Intermittent fasting may be a way to help heal nerve damage.

A new study from Imperial College London has found intermittent fasting in mice has the ability to help heal nerve damage.


Add another benefit to the ever-growing list of good things associated with intermittent fasting. A new study from Imperial College London has found intermittent fasting in mice has the ability to help heal nerve damage.

Researchers observed how intermittent fasting led to the increased production of a certain metabolite required for regenerating nerve fibers. The metabolite 3-Indolepropionic acid (IPA) is made in the gut of the mice. IPA is needed for the development of the nerve fibers called axons, which are thread-like structures at the end of nerve cells. They are responsible for sending out electrochemical signals to other cells in the body.

The length of the regrown axons in the study was 50% longer in the mice that had been fasting. While the study was done on mice, the same gut bacteria that produces IPA, Clostridium sporogenesis, is also found in humans. Researchers hope they will see the same results in human trials.

"There is currently no treatment for people with nerve damage beyond surgical reconstruction, which is only effective in a small percentage of cases, prompting us to investigate whether changes in lifestyle could aid recovery," said study author Professor Simone Di Giovanni from Imperial's Department of Brain Sciences. "Intermittent fasting has previously been linked by other studies to wound repair and the growth of new neurons—but our study is the first to explain exactly how fasting might help heal nerves."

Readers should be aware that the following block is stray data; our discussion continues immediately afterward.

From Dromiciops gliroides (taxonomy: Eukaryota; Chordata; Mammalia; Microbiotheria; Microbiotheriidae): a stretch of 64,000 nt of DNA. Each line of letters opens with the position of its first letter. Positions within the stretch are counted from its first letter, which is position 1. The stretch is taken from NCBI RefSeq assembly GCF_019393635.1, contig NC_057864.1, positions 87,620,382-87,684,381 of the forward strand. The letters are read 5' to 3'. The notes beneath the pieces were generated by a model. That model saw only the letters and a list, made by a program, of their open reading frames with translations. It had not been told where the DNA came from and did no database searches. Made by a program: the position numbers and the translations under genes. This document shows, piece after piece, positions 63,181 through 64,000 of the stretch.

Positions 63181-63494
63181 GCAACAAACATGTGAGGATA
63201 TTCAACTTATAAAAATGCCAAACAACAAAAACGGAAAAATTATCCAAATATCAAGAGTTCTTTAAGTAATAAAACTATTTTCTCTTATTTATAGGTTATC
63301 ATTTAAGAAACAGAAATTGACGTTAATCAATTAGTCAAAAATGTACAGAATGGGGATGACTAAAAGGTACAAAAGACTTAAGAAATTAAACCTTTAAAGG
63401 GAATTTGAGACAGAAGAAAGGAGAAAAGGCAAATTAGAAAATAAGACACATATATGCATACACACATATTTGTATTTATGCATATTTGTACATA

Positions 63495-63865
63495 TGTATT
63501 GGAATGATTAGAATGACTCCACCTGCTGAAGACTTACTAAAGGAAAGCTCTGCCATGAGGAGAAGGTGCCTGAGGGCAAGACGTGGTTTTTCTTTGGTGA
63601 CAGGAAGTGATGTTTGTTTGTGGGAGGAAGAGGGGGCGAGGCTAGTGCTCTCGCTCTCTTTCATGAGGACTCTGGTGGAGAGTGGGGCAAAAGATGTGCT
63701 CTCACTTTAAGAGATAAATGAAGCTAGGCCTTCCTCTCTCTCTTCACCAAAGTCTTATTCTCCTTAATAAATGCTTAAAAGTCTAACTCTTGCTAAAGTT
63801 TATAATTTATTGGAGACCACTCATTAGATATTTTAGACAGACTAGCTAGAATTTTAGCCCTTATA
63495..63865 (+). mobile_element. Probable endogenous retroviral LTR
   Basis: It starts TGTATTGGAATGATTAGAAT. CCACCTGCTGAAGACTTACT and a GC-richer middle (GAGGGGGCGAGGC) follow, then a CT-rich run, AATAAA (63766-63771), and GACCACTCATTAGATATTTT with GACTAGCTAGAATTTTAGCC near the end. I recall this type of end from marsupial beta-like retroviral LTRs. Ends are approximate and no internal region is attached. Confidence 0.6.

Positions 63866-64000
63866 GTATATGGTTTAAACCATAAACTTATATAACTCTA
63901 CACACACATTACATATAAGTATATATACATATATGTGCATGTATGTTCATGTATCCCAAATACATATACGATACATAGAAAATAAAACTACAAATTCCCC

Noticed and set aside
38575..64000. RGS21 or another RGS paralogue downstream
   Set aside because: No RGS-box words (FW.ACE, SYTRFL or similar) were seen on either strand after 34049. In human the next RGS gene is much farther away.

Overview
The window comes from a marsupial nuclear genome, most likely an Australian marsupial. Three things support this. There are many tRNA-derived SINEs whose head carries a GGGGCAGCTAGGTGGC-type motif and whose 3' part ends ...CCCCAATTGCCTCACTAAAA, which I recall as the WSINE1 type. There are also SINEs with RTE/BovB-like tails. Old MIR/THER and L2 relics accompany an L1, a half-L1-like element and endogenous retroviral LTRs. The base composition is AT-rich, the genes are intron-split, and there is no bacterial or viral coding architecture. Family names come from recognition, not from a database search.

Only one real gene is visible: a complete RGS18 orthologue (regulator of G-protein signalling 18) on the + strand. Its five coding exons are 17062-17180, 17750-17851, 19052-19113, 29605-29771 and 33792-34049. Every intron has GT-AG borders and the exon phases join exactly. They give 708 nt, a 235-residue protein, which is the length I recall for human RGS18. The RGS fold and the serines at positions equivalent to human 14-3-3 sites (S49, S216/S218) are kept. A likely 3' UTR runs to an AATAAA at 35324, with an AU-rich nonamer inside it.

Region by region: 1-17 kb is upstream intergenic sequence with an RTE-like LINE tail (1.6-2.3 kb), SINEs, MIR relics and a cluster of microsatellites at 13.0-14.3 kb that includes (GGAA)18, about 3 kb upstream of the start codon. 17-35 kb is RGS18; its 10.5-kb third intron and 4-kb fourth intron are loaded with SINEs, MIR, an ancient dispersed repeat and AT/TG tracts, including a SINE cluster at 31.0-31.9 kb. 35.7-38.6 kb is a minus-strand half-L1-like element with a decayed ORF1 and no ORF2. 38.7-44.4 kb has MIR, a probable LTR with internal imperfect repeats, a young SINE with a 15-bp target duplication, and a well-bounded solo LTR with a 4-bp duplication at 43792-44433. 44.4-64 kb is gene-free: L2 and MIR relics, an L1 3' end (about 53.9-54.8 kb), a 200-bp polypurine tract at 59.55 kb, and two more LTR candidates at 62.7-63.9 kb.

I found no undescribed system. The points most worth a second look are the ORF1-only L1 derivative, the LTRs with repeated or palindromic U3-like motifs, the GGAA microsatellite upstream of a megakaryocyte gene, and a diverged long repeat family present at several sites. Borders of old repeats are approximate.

Half of the mice were restricted to eating as much as they wanted every other day. On the off days they ate nothing. The rest ate as much as they wanted every day. The mice were then monitored to see how the sciatic nerve responded after being severed. That’s when the growth was seen in the fasting mice.

"I think the power of this is that opens up a whole new field where we have to wonder: is this the tip of an iceberg?” Professor Di Giovanni said. "Are there going to be other bacteria or bacteria metabolites that can promote repair?"

Scientists wanted to confirm it was the IPA that led to the nerve repair so they gave antibiotics to some mice to wipe out all gut bacteria. They were then given a genetically-modified strain of Clostridium sporogenesis which does not produce IPA.

"When IPA cannot be produced by these bacteria and it was almost absent in the serum, regeneration was impaired," Professor Di Giovanni said. "This suggests that the IPA generated by these bacteria has an ability to heal and regenerate damaged nerves."

Some mice were given IPA orally which resulted in some nerve regeneration and recovery. That further confirmed the importance of IPA in the nerve development process.

Click here to read more in the journal Nature.

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